-Source: Indian Express

Kisan Rin Portal (KRP), KCC Ghar Ghar Abhiyaan and WINDS Manual


Recently, the Ministry of Agriculture (MoA&FW) has launched three initiatives, namely the Kisan Rin Portal (KRP), KCC Ghar Ghar Abhiyaan and a manual on Weather Information Network Data Systems (WINDS).


GS II: Government policies and Interventions

Dimensions of the Article:

  1. Kisan Rin Portal (KRP)
  2. Ghar-Ghar KCC Abhiyaan
  3. Launch of WINDS Manual

Kisan Rin Portal (KRP):

  • The Kisan Rin Portal (KRP) is a collaborative effort involving the Ministry of Agriculture and Farmers’ Welfare (MoA&FW), Ministry of Finance, Reserve Bank of India (RBI), and National Bank for Agriculture and Rural Development (NABARD).
  • The primary objective of KRP is to revolutionize access to credit services under the Kisan Credit Card (KCC) scheme, particularly for farmers.
  • It facilitates farmers in availing subsidized agricultural credit through the Modified Interest Subvention Scheme (MISS).
  • The portal serves as an integrated hub, offering a comprehensive view of farmer data, loan disbursement details, interest subvention claims, and progress in scheme utilization.

Ghar-Ghar KCC Abhiyaan:

  • The “Ghar-Ghar KCC Abhiyaan” is an initiative that emphasizes the government’s commitment to achieving Universal Financial Inclusion, ensuring that every farmer has easy access to credit facilities crucial for their agricultural activities.
  • This campaign is scheduled to run from 1st October 2023 to 31st December 2023, with the objective of achieving saturation of KCC accounts among eligible PM KISAN beneficiary farmers.
  • The ministry has cross-verified the data of existing KCC account holders against the PM KISAN database, identifying those with KCC accounts and those without.
  • The campaign aims to target PM KISAN beneficiaries who do not yet possess KCC accounts and facilitate their seamless integration into the KCC scheme.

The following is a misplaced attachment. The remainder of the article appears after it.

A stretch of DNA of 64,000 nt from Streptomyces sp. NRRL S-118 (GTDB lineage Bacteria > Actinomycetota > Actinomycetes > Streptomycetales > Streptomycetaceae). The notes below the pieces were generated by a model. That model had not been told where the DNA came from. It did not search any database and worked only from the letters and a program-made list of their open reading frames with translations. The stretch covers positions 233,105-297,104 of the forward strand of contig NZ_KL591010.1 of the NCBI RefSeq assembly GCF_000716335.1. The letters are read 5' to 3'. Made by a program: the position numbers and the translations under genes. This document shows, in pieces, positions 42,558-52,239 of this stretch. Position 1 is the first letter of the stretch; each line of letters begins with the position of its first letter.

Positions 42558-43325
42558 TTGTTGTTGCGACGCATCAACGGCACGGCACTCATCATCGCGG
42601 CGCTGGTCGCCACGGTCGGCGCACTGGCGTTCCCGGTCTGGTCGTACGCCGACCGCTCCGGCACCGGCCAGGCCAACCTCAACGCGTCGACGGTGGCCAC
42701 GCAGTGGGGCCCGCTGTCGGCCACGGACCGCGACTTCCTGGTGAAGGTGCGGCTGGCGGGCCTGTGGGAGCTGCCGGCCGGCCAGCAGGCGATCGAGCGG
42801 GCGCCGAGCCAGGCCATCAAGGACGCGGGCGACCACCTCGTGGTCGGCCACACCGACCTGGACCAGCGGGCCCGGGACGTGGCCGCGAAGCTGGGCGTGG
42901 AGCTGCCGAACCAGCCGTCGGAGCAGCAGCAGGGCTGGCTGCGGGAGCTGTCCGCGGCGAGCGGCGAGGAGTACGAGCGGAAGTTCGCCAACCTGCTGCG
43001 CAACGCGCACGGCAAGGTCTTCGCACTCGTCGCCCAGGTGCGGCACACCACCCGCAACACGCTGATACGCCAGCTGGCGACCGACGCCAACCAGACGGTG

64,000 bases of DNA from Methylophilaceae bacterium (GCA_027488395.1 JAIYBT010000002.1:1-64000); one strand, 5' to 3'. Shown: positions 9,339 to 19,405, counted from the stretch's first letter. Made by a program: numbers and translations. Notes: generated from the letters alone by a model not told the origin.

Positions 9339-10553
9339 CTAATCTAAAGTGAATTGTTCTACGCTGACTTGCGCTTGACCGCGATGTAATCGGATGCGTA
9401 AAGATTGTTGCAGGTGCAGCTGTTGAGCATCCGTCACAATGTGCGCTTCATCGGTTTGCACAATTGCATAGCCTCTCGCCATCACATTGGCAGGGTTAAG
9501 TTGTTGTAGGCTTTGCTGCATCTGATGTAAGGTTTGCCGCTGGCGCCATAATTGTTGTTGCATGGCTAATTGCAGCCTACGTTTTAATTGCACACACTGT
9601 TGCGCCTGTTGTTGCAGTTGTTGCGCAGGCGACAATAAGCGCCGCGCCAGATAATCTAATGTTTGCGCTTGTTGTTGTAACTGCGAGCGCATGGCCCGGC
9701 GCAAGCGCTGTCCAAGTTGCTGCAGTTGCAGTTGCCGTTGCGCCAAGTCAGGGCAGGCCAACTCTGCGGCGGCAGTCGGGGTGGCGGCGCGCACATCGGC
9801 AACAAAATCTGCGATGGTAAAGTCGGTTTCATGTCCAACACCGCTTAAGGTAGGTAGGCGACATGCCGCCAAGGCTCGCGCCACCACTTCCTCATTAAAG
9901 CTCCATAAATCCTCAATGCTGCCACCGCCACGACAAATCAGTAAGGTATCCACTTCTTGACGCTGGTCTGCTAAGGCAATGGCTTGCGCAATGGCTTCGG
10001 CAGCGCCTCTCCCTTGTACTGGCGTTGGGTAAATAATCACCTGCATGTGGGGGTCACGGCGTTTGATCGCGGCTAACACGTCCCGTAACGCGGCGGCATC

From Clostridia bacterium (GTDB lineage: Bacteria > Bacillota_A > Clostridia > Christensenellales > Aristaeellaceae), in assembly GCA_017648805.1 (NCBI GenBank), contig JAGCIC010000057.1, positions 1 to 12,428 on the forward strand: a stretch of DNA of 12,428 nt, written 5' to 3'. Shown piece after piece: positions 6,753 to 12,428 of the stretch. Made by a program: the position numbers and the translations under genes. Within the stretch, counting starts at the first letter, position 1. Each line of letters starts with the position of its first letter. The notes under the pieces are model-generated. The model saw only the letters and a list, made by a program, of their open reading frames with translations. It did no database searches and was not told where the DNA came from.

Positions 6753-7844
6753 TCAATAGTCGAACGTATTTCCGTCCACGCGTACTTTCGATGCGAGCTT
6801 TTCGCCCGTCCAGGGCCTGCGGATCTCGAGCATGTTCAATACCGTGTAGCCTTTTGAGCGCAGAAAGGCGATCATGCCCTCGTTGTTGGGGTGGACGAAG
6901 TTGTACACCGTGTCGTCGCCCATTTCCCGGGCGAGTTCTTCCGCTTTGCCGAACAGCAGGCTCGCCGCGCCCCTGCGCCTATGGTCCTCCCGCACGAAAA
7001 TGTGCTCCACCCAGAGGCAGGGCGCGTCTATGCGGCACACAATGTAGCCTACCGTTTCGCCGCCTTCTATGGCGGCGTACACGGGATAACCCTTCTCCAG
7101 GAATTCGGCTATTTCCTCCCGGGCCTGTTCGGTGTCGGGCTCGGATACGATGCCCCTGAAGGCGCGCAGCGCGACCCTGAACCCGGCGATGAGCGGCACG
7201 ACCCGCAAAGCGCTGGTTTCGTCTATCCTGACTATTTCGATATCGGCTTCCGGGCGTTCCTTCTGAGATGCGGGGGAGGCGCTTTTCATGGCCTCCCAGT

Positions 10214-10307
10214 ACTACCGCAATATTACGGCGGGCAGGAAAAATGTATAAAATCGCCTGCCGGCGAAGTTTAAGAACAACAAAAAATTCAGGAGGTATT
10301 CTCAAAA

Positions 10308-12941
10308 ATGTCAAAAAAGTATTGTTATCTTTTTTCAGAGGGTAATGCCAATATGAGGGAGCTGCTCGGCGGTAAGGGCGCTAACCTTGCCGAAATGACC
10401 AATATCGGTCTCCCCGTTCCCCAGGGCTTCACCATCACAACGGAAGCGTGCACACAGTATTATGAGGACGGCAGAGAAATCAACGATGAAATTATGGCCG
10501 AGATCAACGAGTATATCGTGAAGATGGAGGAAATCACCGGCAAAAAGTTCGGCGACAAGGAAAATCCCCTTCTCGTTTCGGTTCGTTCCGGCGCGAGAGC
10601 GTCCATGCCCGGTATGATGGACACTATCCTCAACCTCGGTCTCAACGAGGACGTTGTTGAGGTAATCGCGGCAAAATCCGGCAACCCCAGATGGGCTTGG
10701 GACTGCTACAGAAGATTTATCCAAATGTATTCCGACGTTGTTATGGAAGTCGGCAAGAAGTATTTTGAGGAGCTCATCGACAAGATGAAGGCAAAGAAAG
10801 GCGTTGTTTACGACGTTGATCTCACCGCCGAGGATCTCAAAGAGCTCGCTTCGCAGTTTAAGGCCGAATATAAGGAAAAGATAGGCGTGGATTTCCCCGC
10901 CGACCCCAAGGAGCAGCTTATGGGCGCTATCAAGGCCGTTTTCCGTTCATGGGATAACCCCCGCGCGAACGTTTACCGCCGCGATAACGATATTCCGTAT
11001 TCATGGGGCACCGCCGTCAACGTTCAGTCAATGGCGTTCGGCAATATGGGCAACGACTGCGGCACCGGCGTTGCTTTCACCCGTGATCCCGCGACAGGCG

Launch of WINDS Manual:

  • The WINDS initiative involves establishing a network of Automatic Weather Stations & Rain Gauges at taluk/block and gram panchayat levels.
  • This initiative’s core purpose is to create a robust database of hyper-local weather data, which can be used to support various agricultural services.
  • The comprehensive WINDS manual, which has been launched, provides stakeholders with a detailed understanding of the portal’s functionalities, data interpretation, and effective utilization.
  • It serves as a guide for States and Union Territories in the process of establishing and integrating with the WINDS platform.
  • Additionally, the manual offers practical insights into leveraging weather data for improved crop management, resource allocation, and risk mitigation in agriculture.

-Source: Indian Express, PIB

Pandit Deendayal Upadhyay National Welfare Fund for Sportspersons (PDUNWFS)


The Union Minister for Youth Affairs and Sports recently felicitated players under the Pandit Deendayal Upadhyay National Welfare Fund for Sportspersons (PDUNWFS) in New Delhi.


GS II: Government policies and Interventions

Dimensions of the Article:

  1. Pandit Deendayal Upadhyay National Welfare Fund for Sportspersons (PDUNWFS)
  2. Benefits
  3. Eligibility

Pandit Deendayal Upadhyay National Welfare Fund for Sportspersons (PDUNWFS):

  • Established in March 1982, the PDUNWFS aims to provide assistance to exceptional sportspersons from the past who find themselves in challenging financial situations and have contributed to the nation’s sporting glory.